This Indian Child Bride Was a Mother at 14, Now She's a Wrestling Champion
Neetu Sarkar is an inspiration to all of us.
Neetu Sarkar was just 12 years old when she was illegally sold to a 43-year-old man.
In a desperate attempt to flee the marriage, she almost immediately escaped and returned to her parents in her home village of Bhiwani. But she was married off once again.
By the age of 14, she was the mother of twin sons.
With a husband who was unemployed, Sarkar found that just being able to feed her children and send them to school was a constant struggle.
“Initially, my parents wouldn’t let me [wrestle],” she said, in an interview with the Hindustan Times. “I used to wear a dress while wrestling. I really wanted to wrestle. Then they got me married. Then I had children. Whenever I’d see another girl wrestle, I’d feel curious. I would ask, what game is this? What are you playing?”
“I became a mother at 14 and the family’s financial condition didn’t allow me to think about sport for the next two or three years," she said.
Even though she was just a teenager, Sarkar tried numerous jobs in her attempt to support her sons — working as a beautician, a maid, a shop clerk, tilling land, and even teaching herself to be a tailor by unstitching suits and stitching them back together.
Neetu Sarkar, married at 13 and mother of twins at 14, braved poverty and prejudice to become a world class wrestler pic.twitter.com/xaUFanU8mB— desi (@desibaddiies) October 21, 2015
But it was a lucky meeting with a yoga instructor who gave her the phone number of wrestling coast Ziley Singh that changed everything for her.
While she had always been interested in sports, she had never considered taking them up as a means to support her family.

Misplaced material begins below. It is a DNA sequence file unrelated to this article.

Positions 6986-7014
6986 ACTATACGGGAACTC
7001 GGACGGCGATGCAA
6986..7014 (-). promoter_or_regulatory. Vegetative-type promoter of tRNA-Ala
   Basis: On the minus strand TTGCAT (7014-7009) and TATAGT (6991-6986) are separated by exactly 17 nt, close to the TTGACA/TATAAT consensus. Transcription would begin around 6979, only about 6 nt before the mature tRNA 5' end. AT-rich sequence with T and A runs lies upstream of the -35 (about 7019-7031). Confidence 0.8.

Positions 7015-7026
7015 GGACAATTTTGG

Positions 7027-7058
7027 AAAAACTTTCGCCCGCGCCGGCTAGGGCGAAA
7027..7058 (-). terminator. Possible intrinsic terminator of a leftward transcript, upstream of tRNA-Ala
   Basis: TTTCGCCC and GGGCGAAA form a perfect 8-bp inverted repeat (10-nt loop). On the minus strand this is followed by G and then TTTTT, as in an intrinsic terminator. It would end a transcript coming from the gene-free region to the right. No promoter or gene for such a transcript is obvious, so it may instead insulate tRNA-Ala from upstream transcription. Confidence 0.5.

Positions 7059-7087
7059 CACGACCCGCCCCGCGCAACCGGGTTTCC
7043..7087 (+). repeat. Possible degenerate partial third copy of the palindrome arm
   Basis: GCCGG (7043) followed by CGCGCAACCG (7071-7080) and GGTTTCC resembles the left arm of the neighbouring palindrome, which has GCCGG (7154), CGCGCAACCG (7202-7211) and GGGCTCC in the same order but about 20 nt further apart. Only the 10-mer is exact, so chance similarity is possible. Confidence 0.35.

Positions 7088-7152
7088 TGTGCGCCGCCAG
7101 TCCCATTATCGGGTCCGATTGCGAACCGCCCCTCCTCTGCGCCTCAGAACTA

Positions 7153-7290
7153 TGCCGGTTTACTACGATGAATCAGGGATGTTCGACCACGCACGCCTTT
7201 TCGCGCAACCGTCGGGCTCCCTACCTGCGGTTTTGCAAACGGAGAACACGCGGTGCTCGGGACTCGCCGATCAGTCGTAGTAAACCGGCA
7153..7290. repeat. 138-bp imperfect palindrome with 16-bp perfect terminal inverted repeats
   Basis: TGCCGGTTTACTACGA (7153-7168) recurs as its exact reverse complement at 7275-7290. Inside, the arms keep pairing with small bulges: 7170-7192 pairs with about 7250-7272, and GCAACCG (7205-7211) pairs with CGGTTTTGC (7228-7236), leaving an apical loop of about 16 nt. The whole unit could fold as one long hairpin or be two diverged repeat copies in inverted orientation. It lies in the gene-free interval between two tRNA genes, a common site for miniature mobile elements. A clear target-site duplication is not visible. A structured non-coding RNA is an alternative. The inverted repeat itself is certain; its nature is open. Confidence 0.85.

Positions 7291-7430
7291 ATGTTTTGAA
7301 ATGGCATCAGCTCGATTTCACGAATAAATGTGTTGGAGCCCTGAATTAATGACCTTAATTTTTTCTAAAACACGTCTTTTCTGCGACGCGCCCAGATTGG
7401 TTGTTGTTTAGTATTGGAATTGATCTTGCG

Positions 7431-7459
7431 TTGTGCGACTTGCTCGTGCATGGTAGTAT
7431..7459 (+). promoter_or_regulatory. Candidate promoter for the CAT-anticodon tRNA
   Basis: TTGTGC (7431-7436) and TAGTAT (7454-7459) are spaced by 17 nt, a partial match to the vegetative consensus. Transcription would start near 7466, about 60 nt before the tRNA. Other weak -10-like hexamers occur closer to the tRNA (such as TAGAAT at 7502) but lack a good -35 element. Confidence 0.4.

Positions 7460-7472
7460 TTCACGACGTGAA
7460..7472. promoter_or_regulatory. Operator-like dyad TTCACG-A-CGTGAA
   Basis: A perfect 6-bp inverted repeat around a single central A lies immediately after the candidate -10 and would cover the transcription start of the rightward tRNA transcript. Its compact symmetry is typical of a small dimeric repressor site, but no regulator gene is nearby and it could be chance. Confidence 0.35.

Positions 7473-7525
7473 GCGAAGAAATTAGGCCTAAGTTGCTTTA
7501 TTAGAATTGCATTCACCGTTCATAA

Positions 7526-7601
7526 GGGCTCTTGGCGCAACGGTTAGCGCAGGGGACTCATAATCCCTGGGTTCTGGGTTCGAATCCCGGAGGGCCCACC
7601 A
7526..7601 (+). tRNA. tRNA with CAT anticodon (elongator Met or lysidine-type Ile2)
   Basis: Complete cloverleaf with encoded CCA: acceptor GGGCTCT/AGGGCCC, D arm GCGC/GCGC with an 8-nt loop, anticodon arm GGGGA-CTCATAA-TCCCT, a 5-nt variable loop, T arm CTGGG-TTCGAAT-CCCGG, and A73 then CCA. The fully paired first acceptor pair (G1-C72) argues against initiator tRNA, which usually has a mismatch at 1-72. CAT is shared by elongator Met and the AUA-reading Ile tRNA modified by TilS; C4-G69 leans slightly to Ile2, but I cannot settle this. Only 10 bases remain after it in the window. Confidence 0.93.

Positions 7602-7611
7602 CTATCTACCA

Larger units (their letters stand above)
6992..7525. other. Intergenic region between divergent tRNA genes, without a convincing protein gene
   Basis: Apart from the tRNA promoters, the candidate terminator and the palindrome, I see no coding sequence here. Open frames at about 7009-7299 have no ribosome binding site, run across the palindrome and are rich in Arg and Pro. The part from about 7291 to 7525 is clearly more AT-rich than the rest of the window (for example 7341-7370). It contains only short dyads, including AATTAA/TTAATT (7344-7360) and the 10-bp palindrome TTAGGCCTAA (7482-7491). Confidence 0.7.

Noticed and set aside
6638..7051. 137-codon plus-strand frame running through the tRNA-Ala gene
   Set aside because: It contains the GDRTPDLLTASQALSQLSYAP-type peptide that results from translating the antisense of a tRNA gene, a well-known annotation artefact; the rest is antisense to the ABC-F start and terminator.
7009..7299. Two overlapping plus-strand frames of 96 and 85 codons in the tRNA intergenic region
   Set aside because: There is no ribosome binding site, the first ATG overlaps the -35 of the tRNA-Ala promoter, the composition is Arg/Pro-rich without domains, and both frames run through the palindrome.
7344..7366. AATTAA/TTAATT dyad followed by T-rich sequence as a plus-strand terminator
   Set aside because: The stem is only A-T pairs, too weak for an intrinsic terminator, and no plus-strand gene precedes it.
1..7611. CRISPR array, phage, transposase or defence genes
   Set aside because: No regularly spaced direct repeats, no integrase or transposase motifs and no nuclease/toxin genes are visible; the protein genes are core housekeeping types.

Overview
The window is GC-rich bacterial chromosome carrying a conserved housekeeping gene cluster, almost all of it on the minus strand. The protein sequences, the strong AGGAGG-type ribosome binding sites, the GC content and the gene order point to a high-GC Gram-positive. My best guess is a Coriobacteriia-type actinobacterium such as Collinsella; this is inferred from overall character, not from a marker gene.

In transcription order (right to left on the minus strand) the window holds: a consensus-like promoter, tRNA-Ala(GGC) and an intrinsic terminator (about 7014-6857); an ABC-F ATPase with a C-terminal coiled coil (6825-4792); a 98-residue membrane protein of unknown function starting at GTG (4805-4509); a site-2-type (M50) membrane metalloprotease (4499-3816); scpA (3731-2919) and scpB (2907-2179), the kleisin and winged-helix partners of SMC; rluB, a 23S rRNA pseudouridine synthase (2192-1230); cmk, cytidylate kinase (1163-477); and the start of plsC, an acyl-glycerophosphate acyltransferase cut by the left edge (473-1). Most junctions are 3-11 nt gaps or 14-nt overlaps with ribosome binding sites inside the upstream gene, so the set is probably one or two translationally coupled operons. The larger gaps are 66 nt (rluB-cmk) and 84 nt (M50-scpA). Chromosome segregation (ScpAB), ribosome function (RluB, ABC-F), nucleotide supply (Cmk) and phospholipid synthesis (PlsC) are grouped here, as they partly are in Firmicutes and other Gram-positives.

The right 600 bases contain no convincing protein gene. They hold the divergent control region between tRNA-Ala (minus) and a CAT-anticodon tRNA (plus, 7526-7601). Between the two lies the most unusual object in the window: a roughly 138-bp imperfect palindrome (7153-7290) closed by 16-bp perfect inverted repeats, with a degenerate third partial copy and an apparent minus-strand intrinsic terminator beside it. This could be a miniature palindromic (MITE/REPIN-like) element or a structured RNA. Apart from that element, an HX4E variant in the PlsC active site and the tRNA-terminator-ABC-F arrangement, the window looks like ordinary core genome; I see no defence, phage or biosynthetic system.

But now, she was finally being given a chance.
Sarkar began a gruelling schedule; getting up at 3 a.m., reaching her training ground in the village of Rohtak, Haryana, an hour and a half bus ride journey away, at 5:30 a.m., then training for the morning. She would return to do housework in the afternoon, before making the journey to the training ground again for her second training session of the day, and would then return to her family to help her children with their homework.
At this point, when she began taking the sport seriously, Sarkar was still only 17 years old.
It was far from easy, however, as she still faced backlash and ridicule from her village.
“People would advise my husband not to let me wrestle,” she continued. “But my husband would support me. He would say, ‘You don’t even have to win; I don’t want your medal or victory. I just want you to work hard. I want you to pursue your passion’.”
By 19, Sarkar was a national medalist, winning a bronze medal at the Indian National Games in 2015. Now 21, she’s a wrestler competing on the international stage, representing India in the Junior World Championships in Brazil in 2017.
Later that year, she took the silver medal at the Indian National Games, in Kerala.
"When I returned to my village after winning a medal at the National Games in 2015, people garlanded and celebrated me,” Sarkar told the BBC. “The people who didn’t believe in me earlier suddenly wanted me to train their daughters.”
Sarkar’s life has seen some dramatic changes, and she now lives in a small room near the gym — which has “Wrestling is life” written on the walls — to save her the twice-daily journey. It means she can only see her sons on the weekend, but her husband has been more than willing to support her.
“He’s given me a new life,” she told the Hindustan Times. “He pulled me out of hell and brought me to heaven. I’m able to wrestle because of him. I’m away and we don’t have a usual husband-wife relationship. He’s made a huge sacrifice.”
Sarkar, already an inspiration to many in India, now dreams of taking her success even further and winning an Olympic medal.
India has the highest number of child brides in the world with an estimated 47% of girls married before their 18th birthday, according to Girls Not Brides, a global partnership of more than 800 different organisations fighting for the elimination of child marriage around the world.
While the legal age for marriage is 18 for women, and 21 for men, the law is difficult to police, particularly in more impoverished rural communities, where girls are still seen as an economic burden to their families and married off at a young age.
Factors including poor educational opportunities for girls, class, and caste can limit girls in many communities to the role of daughter, wife, and mother, according to Girls Not Brides.
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